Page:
Confidence Leader Chris Ruisi

Are You a Confidence Building Leader?

A while ago, I wrote about “quiet confidence.” In that Wake-Up Call, I stated that quiet confidence means that you consistently believe in yourself – 100% – to the point where you know that success is the only outcome. Individuals who possess quiet confidence know exactly what they have to do to achieve their goals. They don’t talk about what they’re going to do, they let their actions (and results) speak for them. Individuals who practice quiet confidence possess a healthy dose of self-confidence.

Self-confidence is an important element of success. When you have it, you’re bold and are willing to take smart risks. You’re willing to question the “status quo” and try new approaches if that’s what it takes to be successful. You compete with yourself to be better from one day to the next.

If you’re a leader, you have the responsibility to instill self-confidence in each of the members of your team if you want them to perform at an effective level. Some leaders don’t see instilling self-confidence in their team as a necessary part of their role. That’s too bad because individuals who have doubts about their abilities do not perform at 100%. This could drag down the performance (and results) of the entire team.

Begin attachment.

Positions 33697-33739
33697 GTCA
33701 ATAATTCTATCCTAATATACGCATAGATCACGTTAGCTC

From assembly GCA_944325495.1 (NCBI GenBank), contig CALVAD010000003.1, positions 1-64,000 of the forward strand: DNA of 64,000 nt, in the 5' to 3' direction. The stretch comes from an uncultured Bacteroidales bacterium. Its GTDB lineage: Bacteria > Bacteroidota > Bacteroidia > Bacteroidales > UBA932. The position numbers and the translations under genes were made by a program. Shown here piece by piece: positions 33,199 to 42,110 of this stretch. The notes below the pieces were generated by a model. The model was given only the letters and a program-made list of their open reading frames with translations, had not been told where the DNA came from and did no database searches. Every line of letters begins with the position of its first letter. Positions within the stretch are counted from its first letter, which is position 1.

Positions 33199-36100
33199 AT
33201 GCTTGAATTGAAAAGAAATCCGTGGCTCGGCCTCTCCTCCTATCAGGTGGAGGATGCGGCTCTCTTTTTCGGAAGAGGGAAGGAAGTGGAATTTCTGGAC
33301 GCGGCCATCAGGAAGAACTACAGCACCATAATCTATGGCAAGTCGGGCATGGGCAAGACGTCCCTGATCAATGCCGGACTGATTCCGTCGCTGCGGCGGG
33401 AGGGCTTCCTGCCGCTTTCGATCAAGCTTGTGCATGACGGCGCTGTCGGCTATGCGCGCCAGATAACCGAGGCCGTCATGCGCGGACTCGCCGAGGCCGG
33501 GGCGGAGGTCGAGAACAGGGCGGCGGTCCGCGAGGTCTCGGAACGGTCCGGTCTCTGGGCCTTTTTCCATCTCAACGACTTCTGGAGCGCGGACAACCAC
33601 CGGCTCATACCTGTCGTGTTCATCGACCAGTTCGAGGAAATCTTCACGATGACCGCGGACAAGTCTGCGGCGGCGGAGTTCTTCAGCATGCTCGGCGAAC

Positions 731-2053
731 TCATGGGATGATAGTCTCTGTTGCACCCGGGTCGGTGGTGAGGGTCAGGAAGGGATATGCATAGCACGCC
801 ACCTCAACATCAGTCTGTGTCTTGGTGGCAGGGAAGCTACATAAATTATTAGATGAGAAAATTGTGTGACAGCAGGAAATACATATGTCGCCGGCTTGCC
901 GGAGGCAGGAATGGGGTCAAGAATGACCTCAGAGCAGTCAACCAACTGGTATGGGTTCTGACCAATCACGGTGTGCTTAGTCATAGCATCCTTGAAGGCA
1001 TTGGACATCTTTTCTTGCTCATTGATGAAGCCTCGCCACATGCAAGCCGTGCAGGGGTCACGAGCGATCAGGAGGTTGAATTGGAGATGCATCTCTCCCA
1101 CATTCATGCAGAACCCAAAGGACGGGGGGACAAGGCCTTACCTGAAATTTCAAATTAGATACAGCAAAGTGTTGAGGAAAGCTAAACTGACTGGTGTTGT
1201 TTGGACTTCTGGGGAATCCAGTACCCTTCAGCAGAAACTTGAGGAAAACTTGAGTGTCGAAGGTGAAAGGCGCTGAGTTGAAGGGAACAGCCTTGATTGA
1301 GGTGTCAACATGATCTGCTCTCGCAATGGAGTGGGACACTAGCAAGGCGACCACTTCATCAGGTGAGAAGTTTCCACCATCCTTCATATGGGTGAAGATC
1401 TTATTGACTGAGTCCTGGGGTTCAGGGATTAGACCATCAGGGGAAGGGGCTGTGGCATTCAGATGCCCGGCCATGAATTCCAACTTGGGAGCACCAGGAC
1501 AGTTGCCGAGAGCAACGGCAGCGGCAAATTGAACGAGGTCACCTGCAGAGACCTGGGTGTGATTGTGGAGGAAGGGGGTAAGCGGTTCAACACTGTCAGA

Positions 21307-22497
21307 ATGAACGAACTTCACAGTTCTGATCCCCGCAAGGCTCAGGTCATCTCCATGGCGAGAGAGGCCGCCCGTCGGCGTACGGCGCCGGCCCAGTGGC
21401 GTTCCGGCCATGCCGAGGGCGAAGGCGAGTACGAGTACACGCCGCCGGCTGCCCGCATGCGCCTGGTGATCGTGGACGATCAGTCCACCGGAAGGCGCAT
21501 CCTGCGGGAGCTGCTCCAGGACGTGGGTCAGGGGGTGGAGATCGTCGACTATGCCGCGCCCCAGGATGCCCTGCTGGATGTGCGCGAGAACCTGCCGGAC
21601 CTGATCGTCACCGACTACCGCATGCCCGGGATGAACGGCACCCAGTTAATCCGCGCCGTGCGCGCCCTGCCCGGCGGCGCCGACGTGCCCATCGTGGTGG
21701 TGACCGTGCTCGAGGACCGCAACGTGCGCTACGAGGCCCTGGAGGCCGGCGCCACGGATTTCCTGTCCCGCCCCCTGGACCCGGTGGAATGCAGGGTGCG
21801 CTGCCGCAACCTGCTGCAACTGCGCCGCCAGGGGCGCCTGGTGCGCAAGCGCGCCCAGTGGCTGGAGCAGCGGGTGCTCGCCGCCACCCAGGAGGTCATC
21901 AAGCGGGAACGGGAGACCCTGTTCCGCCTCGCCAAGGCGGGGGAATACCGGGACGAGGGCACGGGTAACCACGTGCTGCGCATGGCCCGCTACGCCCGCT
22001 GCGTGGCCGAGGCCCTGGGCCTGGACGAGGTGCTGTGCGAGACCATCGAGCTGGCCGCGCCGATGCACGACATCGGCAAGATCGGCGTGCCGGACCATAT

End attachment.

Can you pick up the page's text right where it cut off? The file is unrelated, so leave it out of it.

Some of the ways a leader can pump up their team’s self-confidence are:

  1. Create a meaningful vision and explain in the clearest possible way where each team member fits into it so they know their “purpose.”
  2. From the vision and their understanding of their purpose, the leader can then set challenging but achievable goals. When people see themselves getting things done, they gain confidence in what they do and position themselves to do greater things.
  3. The leader needs to make it known that mistakes are not necessarily a bad thing and makes certain that when they do take place, everyone learns from it.
  4. The leader also must regularly acknowledge good performance on an individual basis – people like the recognition. When the leader does this, he is encouraging his team to continue to repeat those actions in the future – the right recognition builds self-confidence within each team member.

The key in all of this is that the leader needs to be genuine, honest and sincere in this effort. If they offer meaningless feedback, it will be obvious and will result in loss of trust and respect. This in turn will cause a business to lose its edge and eventually perform at a sub-satisfactory level.

 

Productivity Book Chris Ruisi

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